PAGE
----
This cancer arises on the inner surface of the colon and then penetrates through the deeper layers. If left untreated, it will spread to other organs and thus become fatal. The current standard of care for endoluminal screening for colorectal cancer is by flexible endoscopy. Abnormal appearing areas are then biopsied for histologic analysis, and the results are available in hours or days.

However, there are two main challenges to this approach: First, endoscopy relies on visual identification of abnormal tissue to guide biopsy site selection, and early malignancies are often missed due to small or sessile lesions that are hard to detect. This oversight may cause the best surgery or treatment time period — in the beginning stages — to be missed, and the patient may die from the disease. Second, visual endoscopy can only detect changes on the surface, which limits its efficacy in evaluating chemotherapy and radiotherapy treatment response deeper within tissue. Overtreatment or unnecessary surgeries may be performed, which are costly and reduce the patient’s quality of life.

Research has shown that OCT, which can visualize subsurface microstructures with micrometer resolution, could reliably screen for and monitor colorectal cancer5. With the help of CNN, real-time pattern recognition can provide additional information to assist biopsy site selection and treatment response monitoring. Better and more sensitive CADx OCT tools to effectively evaluate the colorectal tissue can save lives and reduce suffering.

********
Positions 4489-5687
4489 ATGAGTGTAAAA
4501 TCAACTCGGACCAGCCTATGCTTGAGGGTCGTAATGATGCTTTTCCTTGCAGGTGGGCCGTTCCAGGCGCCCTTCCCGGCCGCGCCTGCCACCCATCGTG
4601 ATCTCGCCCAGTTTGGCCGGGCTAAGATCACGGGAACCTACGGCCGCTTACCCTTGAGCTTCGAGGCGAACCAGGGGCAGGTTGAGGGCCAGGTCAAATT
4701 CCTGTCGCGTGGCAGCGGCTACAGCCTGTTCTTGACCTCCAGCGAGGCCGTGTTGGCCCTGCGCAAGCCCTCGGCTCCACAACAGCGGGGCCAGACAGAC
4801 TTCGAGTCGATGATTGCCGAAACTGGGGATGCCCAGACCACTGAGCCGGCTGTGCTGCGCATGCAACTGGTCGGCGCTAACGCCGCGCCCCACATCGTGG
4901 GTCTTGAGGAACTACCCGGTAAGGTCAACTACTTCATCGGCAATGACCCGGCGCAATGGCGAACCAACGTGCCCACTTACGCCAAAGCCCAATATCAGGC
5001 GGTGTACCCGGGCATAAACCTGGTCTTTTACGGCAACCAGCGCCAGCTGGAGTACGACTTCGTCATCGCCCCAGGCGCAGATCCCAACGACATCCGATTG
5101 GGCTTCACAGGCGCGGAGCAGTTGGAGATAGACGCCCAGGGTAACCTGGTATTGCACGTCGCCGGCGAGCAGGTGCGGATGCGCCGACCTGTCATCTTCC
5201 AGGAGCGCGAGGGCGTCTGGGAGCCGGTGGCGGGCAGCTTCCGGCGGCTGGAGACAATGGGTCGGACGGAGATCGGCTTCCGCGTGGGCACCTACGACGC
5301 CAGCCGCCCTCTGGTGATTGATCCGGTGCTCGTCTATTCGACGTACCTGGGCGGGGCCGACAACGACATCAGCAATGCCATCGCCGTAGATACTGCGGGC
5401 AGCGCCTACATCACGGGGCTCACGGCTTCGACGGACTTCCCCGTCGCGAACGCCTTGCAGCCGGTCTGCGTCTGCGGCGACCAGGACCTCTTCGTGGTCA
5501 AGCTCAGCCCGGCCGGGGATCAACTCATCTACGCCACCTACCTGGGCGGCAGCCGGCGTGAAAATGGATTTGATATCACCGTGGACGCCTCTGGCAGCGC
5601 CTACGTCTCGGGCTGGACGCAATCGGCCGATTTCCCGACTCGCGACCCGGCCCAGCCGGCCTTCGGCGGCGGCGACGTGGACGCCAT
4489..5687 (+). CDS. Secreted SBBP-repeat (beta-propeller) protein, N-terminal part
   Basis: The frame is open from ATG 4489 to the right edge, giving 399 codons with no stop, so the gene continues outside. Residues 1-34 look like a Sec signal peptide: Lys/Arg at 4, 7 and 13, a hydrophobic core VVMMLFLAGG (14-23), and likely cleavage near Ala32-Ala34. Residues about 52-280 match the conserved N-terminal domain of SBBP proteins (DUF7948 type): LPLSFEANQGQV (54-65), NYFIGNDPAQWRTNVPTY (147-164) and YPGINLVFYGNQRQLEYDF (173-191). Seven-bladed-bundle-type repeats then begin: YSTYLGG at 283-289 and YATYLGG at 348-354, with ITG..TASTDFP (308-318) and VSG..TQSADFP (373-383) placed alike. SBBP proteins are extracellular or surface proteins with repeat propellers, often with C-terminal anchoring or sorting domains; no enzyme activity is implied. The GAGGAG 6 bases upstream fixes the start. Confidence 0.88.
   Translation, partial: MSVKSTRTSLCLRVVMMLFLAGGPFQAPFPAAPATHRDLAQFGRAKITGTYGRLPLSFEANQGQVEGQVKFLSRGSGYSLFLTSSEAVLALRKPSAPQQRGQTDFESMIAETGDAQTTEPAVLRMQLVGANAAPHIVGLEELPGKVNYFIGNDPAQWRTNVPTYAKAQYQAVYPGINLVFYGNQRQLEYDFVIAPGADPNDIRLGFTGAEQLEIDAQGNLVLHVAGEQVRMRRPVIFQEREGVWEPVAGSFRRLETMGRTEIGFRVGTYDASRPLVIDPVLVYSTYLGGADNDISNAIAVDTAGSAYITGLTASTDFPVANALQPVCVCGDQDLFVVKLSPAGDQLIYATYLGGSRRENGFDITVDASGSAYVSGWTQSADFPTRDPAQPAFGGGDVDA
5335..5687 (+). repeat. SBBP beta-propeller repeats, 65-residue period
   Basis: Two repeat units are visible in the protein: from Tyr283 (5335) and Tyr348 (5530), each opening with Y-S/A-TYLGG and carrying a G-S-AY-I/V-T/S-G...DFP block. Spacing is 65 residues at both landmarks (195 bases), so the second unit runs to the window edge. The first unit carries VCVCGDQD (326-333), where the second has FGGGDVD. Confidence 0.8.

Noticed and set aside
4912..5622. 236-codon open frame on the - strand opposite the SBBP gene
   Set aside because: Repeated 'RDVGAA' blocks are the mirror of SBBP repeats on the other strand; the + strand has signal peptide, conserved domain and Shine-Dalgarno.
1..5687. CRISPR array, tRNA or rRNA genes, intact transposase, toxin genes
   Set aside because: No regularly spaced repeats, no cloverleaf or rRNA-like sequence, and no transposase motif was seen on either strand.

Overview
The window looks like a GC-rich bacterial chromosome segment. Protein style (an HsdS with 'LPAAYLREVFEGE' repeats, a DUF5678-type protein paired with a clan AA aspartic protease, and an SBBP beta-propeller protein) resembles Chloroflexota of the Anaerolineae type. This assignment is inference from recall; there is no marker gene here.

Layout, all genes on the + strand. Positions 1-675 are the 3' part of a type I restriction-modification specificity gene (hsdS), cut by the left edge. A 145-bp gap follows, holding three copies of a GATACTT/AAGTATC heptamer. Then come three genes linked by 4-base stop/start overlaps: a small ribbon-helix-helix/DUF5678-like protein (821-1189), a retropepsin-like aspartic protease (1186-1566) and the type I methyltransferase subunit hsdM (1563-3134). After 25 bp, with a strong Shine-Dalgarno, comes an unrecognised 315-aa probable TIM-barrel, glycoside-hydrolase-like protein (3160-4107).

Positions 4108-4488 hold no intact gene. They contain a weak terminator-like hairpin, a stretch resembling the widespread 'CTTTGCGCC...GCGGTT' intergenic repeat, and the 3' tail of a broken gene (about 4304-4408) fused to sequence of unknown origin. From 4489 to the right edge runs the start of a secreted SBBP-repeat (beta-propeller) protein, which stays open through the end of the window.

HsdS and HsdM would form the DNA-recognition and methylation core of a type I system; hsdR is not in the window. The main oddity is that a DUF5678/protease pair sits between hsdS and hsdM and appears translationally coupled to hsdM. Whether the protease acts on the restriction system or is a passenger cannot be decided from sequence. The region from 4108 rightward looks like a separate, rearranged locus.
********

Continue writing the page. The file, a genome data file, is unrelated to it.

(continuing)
Fast-scanning technology

A pattern-recognition OCT (PR-OCT) technique was developed in a proof-of-concept demonstration of noninvasive, real-time examination of human colorectal specimens. A fiber-based swept-source OCT system was implemented with a center wavelength of 1310 nm. B-scan images could then be recorded and fed into CADx algorithms to capture structural signatures within the human colon mucosal layer. Figure 1 shows the OCT system used for this pilot patient study.

Figure 1. A pattern-recognition OCT (PR-OCT) working procedure. The interference signal from the imaged human specimen is recorded by the data acquisition computer. Real-time B-scan images and pattern recognition results can be presented. Courtesy of Yifeng Zeng and Shiqi Xu.


Figure 1. A pattern-recognition OCT (PR-OCT) working procedure. The interference signal from the imaged human specimen is recorded by the data acquisition computer. Real-time B-scan images and pattern recognition results can be presented. Courtesy of Yifeng Zeng and Shiqi Xu.

The OCT system consisted of a swept-source (HSL-2000, Santec Corp.), two fiber couplers, two circulators to deliver light to the sample and reference arms, a galvo-mirror system (GVS002, Thorlabs Inc.) for light scanning, a balanced detector (PDB450C, Thorlabs Inc.) to detect the interference pattern, and a data acquisition board.

Accurate dense object detector